July 20, 2011
Thank you for sharing your concerns about the use of wireless smart meters. At Environmental Defense Fund (EDF), we appreciate the vigilance and passion that you and others have put into understanding the potential health risks associated with radio frequency (RF) exposure.
For several years, EDF has championed a modernization of the U.S. electric grid that makes use of wireless smart meters to keep better track of power use, in order to help people and utilities find ways to:
- reduce overall and peak demand;
- eliminate huge waste in the system; and
- enable significantly greater use of clean, renewable energy, non-polluting electric vehicles, and community-based resources.
Smart meters are key to realizing these benefits, because they allow for two-way, real-time communication that gives households and utilities the data they need to cut usage and costs.
That said, two things happened in the spring of 2011 that led EDF to reexamine the meters’ wireless technology.
First, the International Agency for Research on Cancer (IARC) of the World Health Organization (WHO) reviewed available research on cell phones, which use radio frequencies (RF) similar to smart meters, but at much higher levels of exposure. The agency identified cell phone use as “possibly carcinogenic,” noting that “there could be some risk, and therefore we need to keep a close watch for a link between cell phones and cancer risk.”
Second, a small number of activist groups and individuals — some of them EDF members and supporters — aggressively raised the issue, criticizing EDF for buying into what they consider a dangerous technology. They have posted their concerns on this website, which, as of 7/20/2011, argued not just that smart meters pose an unacceptable health hazard, but also that EDF is intentionally ignoring data that demonstrates the hazard. We take seriously the concerns that have been raised, and we took a second look. We have examined the data provided by the WHO and by smart meter critics.
Given smart meters also emit RFs, some have worried if cell phones may pose a health risk, smart meters might as well. As with cell phones, a person’s exposure depends on the signal strength and distance: a report published by the California Council of Science and Technology (CCST) in 2010 included findings from the Electric Power Research Institute (EPRI) that a person 10 feet from a smart meter would experience very low levels of RF exposure—250 to 1,250 times less than exposure from using a cell phone. A more recent report from 2012 by the Public Utility Commission of Texas investigated a large body of research on the effects of low-level RFs. The commission corroborated the CCST findings, and further concluded there was no credible evidence to confirm the concern that advanced meters cause harmful EMF exposure.
So, whether or not future studies find RFs present more concrete health effects, smart meters make up a very small part of a person’s daily exposure.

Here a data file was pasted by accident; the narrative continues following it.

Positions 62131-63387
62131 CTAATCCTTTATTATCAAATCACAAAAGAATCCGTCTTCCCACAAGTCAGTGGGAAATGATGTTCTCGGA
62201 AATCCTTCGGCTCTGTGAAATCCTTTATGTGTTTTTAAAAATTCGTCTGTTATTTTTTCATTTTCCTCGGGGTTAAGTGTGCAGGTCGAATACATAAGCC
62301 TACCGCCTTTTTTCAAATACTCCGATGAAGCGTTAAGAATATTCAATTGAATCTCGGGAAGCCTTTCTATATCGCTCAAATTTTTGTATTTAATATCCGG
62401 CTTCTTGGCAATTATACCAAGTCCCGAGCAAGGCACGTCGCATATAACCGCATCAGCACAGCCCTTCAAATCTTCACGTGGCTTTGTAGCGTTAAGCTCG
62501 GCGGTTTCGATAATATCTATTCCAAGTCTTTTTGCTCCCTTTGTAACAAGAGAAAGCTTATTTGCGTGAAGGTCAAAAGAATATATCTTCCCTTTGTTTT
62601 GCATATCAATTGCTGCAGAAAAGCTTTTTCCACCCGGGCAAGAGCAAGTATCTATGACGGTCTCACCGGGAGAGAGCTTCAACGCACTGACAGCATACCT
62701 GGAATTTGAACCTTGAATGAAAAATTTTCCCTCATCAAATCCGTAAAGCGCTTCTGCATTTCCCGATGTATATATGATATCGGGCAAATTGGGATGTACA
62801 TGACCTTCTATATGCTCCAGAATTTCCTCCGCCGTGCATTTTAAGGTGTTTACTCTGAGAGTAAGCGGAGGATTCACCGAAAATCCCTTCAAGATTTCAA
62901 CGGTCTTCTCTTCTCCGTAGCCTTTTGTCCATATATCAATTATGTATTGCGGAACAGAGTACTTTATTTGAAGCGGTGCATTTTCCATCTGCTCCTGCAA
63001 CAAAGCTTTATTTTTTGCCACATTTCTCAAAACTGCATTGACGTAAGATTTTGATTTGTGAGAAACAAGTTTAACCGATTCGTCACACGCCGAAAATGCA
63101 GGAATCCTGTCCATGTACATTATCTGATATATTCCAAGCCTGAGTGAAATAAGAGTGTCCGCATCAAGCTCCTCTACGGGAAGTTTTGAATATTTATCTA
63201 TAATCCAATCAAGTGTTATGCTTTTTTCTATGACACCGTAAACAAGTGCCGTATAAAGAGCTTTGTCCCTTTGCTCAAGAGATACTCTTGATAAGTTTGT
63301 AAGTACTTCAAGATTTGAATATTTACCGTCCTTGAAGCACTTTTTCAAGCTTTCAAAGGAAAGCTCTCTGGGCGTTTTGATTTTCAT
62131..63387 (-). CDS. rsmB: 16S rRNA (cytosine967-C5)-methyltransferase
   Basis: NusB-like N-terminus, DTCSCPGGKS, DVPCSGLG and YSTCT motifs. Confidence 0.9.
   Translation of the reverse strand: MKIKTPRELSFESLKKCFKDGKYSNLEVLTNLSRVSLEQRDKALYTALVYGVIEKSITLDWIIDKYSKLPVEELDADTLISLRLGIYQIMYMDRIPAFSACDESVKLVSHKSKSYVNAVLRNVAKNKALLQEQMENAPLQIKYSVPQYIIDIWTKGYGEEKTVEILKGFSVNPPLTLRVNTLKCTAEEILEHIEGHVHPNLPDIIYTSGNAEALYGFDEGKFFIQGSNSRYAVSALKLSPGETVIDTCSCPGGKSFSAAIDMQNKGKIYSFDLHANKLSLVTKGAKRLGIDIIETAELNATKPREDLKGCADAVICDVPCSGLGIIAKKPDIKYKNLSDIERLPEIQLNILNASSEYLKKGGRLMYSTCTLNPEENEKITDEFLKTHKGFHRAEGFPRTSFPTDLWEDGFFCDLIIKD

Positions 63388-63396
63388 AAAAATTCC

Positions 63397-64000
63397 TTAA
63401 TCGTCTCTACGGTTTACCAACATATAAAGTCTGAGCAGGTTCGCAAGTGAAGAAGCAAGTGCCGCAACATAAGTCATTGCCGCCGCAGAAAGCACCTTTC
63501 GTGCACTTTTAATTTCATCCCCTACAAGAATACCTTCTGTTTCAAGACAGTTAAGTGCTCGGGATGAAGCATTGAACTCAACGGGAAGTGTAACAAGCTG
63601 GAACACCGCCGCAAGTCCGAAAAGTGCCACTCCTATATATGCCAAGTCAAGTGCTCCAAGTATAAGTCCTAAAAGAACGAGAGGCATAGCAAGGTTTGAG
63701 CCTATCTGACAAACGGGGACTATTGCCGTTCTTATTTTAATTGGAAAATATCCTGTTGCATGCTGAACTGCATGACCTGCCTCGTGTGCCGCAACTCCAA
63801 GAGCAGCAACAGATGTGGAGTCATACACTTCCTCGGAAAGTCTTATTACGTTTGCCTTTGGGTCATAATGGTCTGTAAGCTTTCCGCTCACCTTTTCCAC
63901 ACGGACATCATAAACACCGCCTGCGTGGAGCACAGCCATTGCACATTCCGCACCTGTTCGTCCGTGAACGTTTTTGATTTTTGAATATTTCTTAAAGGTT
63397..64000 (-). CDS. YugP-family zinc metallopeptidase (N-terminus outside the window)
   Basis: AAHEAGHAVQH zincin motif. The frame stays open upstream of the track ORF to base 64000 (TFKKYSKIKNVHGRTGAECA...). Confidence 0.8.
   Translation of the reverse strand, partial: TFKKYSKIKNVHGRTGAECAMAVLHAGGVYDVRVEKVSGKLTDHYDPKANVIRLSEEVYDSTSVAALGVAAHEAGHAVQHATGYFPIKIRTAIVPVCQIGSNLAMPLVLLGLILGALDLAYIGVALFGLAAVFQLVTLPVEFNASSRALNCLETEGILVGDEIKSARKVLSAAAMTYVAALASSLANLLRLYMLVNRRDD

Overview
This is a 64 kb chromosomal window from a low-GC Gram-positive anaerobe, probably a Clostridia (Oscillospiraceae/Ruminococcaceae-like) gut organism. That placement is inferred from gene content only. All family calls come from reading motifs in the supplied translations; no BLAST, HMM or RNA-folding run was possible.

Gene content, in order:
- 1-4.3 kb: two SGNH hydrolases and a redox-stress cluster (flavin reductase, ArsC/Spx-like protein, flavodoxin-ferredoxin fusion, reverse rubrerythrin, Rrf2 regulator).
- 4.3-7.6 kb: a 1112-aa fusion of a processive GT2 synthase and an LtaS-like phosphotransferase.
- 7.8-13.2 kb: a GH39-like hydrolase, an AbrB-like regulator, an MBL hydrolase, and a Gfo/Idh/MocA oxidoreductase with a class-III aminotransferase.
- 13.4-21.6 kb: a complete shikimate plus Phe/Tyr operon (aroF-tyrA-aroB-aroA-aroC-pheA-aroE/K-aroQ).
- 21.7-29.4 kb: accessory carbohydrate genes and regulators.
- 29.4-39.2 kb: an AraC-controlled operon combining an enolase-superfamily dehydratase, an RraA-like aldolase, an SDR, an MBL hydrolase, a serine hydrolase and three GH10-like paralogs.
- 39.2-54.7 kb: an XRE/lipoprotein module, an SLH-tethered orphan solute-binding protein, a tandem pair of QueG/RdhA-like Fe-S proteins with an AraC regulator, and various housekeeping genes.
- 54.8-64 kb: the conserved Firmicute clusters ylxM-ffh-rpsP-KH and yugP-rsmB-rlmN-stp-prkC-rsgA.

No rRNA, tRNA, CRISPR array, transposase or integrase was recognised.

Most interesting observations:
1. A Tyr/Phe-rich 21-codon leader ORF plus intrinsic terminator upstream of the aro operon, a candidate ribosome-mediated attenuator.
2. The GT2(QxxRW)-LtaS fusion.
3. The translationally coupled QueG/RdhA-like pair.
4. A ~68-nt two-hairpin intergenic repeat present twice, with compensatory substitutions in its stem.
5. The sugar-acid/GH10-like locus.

Since this is not a field where EDF has a great deal of expertise, we also consulted with experts outside EDF — not just experts committed (as we are) to the development of smart power grids, but also experts who are much more focused on the dangers of EMFs and RFs. One of the health experts we talked to was Dr. Leeka Kheifets, PhD, Professor in Residence at UCLA, Epidemiology, who sits on the Standing Committee on Epidemiology for the International Commission on Non-Ionizing Radiation Protection. Our meeting with Dr. Kheifets helped inform our position that the limited RF exposure levels associated with smart meters should not result in reduced support for the smart grid. Whether or not future studies find the overall RF problem to be significant, smart meters are a very small part of that problem. At the same time, the smart grid brings great environmental benefits: reduced greenhouse gases, reduced burning of fossil fuels and enhanced integration of solar and wind power.
The smart grid can also save thousands of lives. People who are more focused on human health than on environmental sustainability also have compelling reasons to support the smart grid. The smart grid can cut air pollution from the electric utility sector as much as 30% by 2030. That would reduce what is now the tragedy of more than 34,000 deaths a year from power plant pollution, more lives than are lost on U.S. highways. Dirty air also worsens asthma and lung disease, especially among children and the elderly, with more than 18 million acute respiratory symptoms annually.
Even though we have very strong evidence that the use of smart meters and the smart grid can make a substantial contribution to protecting and enhancing human health, EDF would certainly change its position if strong enough evidence surfaced concluding that RFs emitted by smart meters — the wireless ones, at least were doing substantial health damage.